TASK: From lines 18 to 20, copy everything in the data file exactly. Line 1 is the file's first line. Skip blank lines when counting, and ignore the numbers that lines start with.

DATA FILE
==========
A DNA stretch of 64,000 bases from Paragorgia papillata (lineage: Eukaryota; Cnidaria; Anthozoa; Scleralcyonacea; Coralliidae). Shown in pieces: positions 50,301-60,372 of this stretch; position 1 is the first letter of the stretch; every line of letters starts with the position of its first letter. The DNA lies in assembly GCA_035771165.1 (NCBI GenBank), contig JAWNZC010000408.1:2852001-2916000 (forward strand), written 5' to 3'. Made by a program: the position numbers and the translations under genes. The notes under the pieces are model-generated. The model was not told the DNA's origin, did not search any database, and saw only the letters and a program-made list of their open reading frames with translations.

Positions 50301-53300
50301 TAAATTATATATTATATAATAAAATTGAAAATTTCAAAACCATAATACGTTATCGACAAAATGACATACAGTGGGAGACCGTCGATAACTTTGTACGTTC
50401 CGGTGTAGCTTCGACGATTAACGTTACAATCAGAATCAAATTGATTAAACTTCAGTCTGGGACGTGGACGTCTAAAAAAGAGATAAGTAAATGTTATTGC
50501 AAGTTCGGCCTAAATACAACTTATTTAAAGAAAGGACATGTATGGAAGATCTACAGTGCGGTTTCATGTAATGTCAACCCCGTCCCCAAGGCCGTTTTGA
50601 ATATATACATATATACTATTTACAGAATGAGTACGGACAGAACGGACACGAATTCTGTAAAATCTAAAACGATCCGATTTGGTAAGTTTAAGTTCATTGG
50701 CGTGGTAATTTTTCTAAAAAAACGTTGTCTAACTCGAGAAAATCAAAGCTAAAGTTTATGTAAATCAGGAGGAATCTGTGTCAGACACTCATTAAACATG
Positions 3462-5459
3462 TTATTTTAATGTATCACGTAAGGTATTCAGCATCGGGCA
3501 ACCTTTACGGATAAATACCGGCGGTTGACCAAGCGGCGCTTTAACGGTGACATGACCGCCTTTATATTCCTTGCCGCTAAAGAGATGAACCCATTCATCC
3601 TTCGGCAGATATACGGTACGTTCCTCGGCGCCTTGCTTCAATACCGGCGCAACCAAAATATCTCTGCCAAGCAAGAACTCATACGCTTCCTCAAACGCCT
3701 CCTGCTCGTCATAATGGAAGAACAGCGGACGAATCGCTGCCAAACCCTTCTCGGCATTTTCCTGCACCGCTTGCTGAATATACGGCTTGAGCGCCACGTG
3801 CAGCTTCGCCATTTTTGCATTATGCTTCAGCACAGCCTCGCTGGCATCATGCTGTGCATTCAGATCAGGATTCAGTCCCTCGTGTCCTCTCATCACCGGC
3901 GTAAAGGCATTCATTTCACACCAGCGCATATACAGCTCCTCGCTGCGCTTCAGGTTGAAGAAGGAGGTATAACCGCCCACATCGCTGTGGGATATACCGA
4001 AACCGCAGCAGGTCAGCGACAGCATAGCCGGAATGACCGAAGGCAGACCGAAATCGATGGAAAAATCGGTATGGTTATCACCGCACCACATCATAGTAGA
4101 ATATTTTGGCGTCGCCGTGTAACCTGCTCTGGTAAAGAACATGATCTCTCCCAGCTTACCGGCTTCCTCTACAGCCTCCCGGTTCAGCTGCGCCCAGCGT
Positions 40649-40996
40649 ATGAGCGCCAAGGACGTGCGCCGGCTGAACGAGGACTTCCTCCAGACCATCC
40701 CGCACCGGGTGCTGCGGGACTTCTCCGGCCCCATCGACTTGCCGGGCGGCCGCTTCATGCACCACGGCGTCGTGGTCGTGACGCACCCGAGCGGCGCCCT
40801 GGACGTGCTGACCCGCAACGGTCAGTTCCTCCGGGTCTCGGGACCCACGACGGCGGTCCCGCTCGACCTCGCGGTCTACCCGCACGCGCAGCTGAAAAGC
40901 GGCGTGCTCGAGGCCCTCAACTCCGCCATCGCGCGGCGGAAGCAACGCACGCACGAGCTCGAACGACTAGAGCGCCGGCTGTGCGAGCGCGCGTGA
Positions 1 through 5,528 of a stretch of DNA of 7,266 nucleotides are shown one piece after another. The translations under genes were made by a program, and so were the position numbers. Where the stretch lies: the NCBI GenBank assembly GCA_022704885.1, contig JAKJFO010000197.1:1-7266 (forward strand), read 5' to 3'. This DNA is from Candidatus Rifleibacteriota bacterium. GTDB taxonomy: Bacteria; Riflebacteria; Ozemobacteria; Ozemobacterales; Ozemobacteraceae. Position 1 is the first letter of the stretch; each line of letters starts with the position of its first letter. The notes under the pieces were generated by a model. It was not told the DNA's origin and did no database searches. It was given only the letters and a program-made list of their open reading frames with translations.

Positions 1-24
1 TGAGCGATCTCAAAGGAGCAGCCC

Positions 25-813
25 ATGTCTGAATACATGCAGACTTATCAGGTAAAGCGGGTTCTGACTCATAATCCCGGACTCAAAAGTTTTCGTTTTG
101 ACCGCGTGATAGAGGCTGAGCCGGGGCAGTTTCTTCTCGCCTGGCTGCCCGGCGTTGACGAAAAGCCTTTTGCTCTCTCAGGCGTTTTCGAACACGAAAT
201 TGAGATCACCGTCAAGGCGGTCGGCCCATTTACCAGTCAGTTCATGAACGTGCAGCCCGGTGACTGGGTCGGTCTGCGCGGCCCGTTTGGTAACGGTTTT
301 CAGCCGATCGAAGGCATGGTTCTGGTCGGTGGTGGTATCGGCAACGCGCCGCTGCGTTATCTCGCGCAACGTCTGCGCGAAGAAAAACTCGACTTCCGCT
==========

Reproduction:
40649 ATGAGCGCCAAGGACGTGCGCCGGCTGAACGAGGACTTCCTCCAGACCATCC
40701 CGCACCGGGTGCTGCGGGACTTCTCCGGCCCCATCGACTTGCCGGGCGGCCGCTTCATGCACCACGGCGTCGTGGTCGTGACGCACCCGAGCGGCGCCCT
40801 GGACGTGCTGACCCGCAACGGTCAGTTCCTCCGGGTCTCGGGACCCACGACGGCGGTCCCGCTCGACCTCGCGGTCTACCCGCACGCGCAGCTGAAAAGC